BAGHDAD, (AP) – The Iraqi military has turned down requests from American forces to move unescorted through Baghdad and conduct a raid since the transition of responsibility for urban security at the end of last month, an Iraqi military commander said Monday.
U.S. combat troops withdrew from urban areas on June 30 under a security agreement with Iraq that requires all U.S. troops to be out of the country by the end of 2011.
Col. Ali Fadhil, a brigade commander in Baghdad, said the transfer had occurred with minor friction in the capital where violence has dropped dramatically since the sectarian bloodletting and insurgent attacks that swept much of the country in past years.
Fadhil told The Associated Press about two occasions in which Iraqi troops turned down U.S. requests to move around the capital until they had Iraqi escorts, and one instance to conduct a raid, which the Iraqis carried out themselves.
“They are now more passive than before,” he said of U.S. troops. “I also feel that the Americans soldiers are frustrated because they used to have many patrols, but now they cannot. Now, the American soldiers are in prison-like bases as if they are under house-arrest.”
Outside urban areas, where U.S. troops are still free to move without Iraqi approval, Americans are assisting with the search and arrest of insurgents, manning checkpoints and continuing ongoing efforts to train Iraqi forces — from medics to helicopter pilots. U.S. soldiers recently advised Iraqi soldiers during a seven-hour humanitarian aid drop in Diyala province.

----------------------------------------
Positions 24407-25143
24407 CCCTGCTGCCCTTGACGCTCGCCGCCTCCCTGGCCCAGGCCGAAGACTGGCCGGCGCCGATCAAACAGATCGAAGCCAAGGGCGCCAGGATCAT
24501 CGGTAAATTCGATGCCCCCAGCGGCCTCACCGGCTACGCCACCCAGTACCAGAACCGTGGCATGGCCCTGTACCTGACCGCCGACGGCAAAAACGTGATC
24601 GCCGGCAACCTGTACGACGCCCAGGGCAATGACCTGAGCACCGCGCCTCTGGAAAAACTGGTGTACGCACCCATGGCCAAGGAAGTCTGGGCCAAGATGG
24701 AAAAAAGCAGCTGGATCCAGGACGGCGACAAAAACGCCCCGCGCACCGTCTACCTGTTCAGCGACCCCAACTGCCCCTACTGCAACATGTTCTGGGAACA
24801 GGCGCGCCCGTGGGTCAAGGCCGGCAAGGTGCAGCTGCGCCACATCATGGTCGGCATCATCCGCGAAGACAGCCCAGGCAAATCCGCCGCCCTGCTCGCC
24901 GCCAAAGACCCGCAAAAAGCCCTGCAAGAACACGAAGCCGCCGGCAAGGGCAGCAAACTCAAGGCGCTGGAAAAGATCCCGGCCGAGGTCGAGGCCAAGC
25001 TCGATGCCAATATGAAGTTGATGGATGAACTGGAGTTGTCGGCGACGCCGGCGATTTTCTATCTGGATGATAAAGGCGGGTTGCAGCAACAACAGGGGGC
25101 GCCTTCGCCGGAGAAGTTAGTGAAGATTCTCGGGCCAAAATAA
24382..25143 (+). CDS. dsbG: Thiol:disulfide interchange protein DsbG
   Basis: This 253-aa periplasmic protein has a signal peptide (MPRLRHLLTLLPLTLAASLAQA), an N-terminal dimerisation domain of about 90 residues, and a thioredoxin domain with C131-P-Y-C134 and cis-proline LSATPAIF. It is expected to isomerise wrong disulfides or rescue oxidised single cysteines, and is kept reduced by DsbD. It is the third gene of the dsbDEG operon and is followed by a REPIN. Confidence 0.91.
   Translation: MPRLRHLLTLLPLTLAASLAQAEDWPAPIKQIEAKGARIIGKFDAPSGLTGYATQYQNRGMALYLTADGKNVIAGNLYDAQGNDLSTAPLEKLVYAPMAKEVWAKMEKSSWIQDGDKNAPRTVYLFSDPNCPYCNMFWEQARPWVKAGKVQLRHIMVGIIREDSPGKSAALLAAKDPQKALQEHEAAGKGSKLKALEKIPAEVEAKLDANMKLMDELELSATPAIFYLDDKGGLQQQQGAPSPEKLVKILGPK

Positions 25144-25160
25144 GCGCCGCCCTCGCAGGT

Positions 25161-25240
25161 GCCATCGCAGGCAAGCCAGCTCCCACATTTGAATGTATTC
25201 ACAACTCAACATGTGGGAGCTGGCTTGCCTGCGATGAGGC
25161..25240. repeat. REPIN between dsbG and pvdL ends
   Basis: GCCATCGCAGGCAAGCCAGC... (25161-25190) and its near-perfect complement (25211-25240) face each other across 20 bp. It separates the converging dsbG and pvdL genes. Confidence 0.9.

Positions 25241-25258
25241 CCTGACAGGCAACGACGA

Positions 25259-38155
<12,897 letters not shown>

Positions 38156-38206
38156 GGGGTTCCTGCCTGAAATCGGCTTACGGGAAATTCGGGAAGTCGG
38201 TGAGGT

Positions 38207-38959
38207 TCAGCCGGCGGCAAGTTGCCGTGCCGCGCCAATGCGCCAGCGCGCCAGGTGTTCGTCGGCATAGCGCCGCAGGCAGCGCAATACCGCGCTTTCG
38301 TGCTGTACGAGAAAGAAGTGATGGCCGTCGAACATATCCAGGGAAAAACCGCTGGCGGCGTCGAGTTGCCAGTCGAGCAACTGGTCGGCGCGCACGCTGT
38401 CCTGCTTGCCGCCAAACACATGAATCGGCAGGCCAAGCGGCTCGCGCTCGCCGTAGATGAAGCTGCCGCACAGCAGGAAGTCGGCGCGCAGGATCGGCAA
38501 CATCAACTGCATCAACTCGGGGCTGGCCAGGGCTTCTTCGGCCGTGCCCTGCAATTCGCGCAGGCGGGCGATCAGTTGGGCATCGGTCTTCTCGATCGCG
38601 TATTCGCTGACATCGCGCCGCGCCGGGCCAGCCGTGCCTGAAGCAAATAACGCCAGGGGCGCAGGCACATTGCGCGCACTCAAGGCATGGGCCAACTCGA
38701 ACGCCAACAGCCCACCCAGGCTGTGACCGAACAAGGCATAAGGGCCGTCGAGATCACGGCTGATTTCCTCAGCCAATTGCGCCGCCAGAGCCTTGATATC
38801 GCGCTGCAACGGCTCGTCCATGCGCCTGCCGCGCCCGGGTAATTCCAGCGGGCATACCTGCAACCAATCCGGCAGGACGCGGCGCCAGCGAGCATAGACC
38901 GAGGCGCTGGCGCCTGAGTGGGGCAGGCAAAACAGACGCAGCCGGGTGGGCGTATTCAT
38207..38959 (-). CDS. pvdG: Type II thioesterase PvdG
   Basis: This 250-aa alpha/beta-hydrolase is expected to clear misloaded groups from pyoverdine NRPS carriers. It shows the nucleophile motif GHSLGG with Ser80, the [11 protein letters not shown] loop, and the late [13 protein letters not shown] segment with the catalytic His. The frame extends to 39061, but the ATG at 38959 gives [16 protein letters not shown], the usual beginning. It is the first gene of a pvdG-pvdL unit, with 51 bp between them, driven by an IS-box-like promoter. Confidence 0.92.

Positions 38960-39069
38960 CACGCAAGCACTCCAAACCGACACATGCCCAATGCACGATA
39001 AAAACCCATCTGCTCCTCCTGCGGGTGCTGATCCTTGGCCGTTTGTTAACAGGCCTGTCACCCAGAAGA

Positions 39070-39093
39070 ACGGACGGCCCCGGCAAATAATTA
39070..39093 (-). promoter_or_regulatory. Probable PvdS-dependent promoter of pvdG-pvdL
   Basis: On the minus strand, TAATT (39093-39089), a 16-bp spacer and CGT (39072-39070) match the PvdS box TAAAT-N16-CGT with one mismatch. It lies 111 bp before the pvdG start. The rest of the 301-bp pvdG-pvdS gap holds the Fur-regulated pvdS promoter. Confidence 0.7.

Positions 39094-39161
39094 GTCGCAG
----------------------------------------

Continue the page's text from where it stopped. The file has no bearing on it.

In Washington, Defense Secretary Robert Gates and the highest-ranking U.S. military officer, Joint Chiefs of Staff Adm. Mike Mullen, downplayed reports of tension. Both said cooperation is going well, and Gates said he has heard nothing to suggest that U.S. forces are in greater danger.
“There clearly are challenges, but I think the leadership is working its way through each one of those challenges,” Mullen said. “So I’m encouraged.”
Gates said he received a report on the issue Monday from the U.S. ground commander, Gen. Ray Odierno.
“He said that the level of cooperation and collaboration with the Iraqi security forces is going much better than is being portrayed publicly and in the media,” Gates told reporters at a Pentagon press conference.
As to whether U.S. forces are under “house arrest,” Gates offered a sly smile.
“It is perhaps a measure of our success in Iraq that politics have come to the country,” Gates said.
Dangerous situations still face U.S. troops on and off their bases.
Iraqi forces face near-daily attacks in urban areas, though most of the violence is not on the scale of the past. On Monday, Iraqi police said a car bomb killed two police officers and injured eight civilians in Ramadi, west of Baghdad, and four police officers and one civilian died in attacks in and near the northern city of Mosul, Iraqi police said.
On Tuesday morning, two bombs hidden in a food stall and and a pile of trash exploded a few seconds apart near a group of day laborers in Baghdad’s Sadr City area. Iraqi police said two people were killed and at least 30 others wounded.